They once were spoken with passion
but have met a mortal fate.

I suppose it’s all for the better
if it keeps fading gigolos
from penning vapid love letters
and taking off all of their clothes

for there’s no surer sign to a winsome young lass
that she’s dealing with aging men
than to hear these words as they make a pass:
“Er, what was your name again?”

To a Prolific and Prurient Authoress of Flash Fiction

Darling, believe me, we’re all getting sick
of reading about your boyfriend’s dick.
I’m sure the thing can spring to glory
but must you include it in every story?

If your intent is to shock and awe
by revealing the thing that he likes to paw,
frankly, my dear, I find it a bore.
I’ve seen its like many times before
each morn as I stroll through the locker room-
hence my air of cranky gloom.

Take the word of this poor bard–
darling, you’re trying much too hard,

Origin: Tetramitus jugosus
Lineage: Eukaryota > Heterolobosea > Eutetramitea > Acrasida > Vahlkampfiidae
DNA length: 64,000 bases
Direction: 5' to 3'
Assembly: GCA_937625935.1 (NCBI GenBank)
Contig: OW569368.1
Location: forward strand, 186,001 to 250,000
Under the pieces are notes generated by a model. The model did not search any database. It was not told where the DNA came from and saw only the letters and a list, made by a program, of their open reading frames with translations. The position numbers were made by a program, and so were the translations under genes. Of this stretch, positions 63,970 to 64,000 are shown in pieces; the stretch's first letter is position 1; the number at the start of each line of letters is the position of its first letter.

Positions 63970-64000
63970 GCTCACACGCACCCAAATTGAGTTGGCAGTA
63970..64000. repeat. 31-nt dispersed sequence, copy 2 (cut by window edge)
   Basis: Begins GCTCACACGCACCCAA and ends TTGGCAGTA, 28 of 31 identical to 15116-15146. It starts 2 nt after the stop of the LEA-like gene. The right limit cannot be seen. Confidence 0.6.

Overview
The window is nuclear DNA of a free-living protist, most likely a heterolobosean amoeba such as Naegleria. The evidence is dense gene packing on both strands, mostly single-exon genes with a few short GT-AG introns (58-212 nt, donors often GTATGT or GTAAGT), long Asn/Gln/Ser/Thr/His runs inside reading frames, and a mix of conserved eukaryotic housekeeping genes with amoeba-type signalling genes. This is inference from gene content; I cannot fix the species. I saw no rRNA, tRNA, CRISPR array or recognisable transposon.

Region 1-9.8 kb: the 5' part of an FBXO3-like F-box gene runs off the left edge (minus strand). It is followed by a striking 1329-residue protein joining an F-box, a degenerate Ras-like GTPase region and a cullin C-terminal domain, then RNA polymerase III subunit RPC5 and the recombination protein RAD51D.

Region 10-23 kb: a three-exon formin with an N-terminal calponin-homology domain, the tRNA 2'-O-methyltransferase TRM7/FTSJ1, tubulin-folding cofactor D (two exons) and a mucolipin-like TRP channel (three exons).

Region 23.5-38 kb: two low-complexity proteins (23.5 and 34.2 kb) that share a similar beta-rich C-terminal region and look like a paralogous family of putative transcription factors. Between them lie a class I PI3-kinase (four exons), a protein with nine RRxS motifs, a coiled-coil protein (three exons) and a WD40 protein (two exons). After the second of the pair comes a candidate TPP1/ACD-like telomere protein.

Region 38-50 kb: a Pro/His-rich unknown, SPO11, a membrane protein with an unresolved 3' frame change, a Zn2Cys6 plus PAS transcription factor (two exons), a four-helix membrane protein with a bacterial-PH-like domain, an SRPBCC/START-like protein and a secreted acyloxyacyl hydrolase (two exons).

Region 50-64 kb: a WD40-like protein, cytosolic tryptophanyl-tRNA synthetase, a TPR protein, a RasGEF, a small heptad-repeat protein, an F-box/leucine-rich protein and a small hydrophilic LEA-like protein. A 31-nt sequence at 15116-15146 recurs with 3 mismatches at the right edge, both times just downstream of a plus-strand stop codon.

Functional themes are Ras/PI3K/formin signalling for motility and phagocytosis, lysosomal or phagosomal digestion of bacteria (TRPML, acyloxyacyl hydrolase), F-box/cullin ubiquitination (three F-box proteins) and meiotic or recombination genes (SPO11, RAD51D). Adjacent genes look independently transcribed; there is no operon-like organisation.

and if that advice has a punnish sound
consider the company you’re hanging around.

In sum, in my mind there is no doubt
you’ve better things to write about.
You’ve made his organ of generation
the singular object of your veneration.
You make me feel like a party crasher
and I get the sense you both are flashers.

The First Time Ever I Saw Your Place

Her:

The first time ever I saw your place
With furnishings of orange and blue, oo oo oo.
I thought perhaps, this guy likes the Mets,
Or he hasn’t got a clue, my love–
Or he hasn’t got a clue.

Him:

The first time ever I saw your place
With pastel pillows all around—ow ow ound.
And a Streisand album on the turntable
That produced such maudlin sounds, my love–
That produced such maudlin sounds.

 

Together:

Now we live together, in a joint-owned space,
Where the work is split in two—oo oo oo.
Her decision rules as to furnishings
And the music he doth choose, my love–
And the music he doth choose.